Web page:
The Teeter is a very scary obstacle for most dogs. It's a plank that rests over a swinging base in the middle
The dog has to run up on it from the side that's on the ground, cross over the center point causing it to tip, wait for the other other end to hit the ground, and then exit down the side that's now on the ground (opposite of starting end).
Like the other contact obstacle, the Teeter has a sandpaper-like surface, and also has the yellow contact zone on both ends. The dog has to touch the contact on both ends before entering/exiting the obstacle. The dog must also wait for the exit end to touch the ground at least once before exiting - it's okay to jump off while the teeter bounces back up, but not okay to jump off while it's descending for the first time.
Most dogs are not very fond of falling to the ground together with the board and are often tempted to jump off to the side as they feel the board to begin moving. The banging sound of the board hitting the ground can be scary too.
The preferred performance is for the dog to run well past the center of the board, causing it to tip very quickly, and then exiting off the board. The problem with this though is that it causes the board to move fast and make a lot of noise, which is very scary. Hence, many dogs prefer slowly crawling to just the point where the board will gently slope to the other side, but that's a big waste of time.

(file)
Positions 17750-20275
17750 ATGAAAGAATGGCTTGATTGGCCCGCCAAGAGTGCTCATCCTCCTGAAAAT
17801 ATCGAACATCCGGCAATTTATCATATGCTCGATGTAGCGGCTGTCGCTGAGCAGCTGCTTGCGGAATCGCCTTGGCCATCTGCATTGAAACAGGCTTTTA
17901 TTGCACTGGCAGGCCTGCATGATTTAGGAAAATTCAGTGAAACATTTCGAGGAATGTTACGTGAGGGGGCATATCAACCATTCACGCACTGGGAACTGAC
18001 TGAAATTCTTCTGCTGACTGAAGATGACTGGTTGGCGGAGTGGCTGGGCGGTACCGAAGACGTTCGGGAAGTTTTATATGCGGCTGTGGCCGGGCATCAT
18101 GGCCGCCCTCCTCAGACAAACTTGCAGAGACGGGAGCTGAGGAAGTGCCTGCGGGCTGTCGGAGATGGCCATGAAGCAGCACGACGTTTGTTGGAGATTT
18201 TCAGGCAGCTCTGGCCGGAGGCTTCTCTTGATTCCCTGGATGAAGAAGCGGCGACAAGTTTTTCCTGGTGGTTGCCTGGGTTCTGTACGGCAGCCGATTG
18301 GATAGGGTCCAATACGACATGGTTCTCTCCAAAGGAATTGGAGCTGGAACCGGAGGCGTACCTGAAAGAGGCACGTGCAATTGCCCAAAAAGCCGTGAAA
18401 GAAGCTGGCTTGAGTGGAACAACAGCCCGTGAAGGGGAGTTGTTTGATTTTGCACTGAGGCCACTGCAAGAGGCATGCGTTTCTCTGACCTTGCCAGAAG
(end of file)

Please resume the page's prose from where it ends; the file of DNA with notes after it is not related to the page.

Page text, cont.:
The first thing to do when teaching the Teeter is getting the dog used to the bang sound. Usually, you would hold the dog next to the Teeter, and move the board down with your hand, letting them see and hear it. Start off gently, and as the dog gets confident move up to slamming the board down as hard as you can (making sure you don't hit the dog of course). Once the dog gets used to the motion, it's time to get the dog on the board. It's best to start off by holding the Teeter motionless, letting the dog go up towards the high end, and slowly moving the board down as to not scare the dog. Even this exercise can prove to be very scary, but with lots of patience (and yummy treats), the dog should eventually learn to stay on. After that, it's just a matter of getting them to go on their own, letting go of the board earlier and earlier, until you no longer need to hold it at all. Keep in mind that you want the dog to go far up and get the board moving fast. The crawling method is best discouraged as it would be a very hard habit to break in the future.
Another thing to remember is that the bigger (and heavier) the dog is, the faster it will get the Teeter to move. Smaller dogs are at a disadvantage, but at least they tend to be a little braver of going farther up :)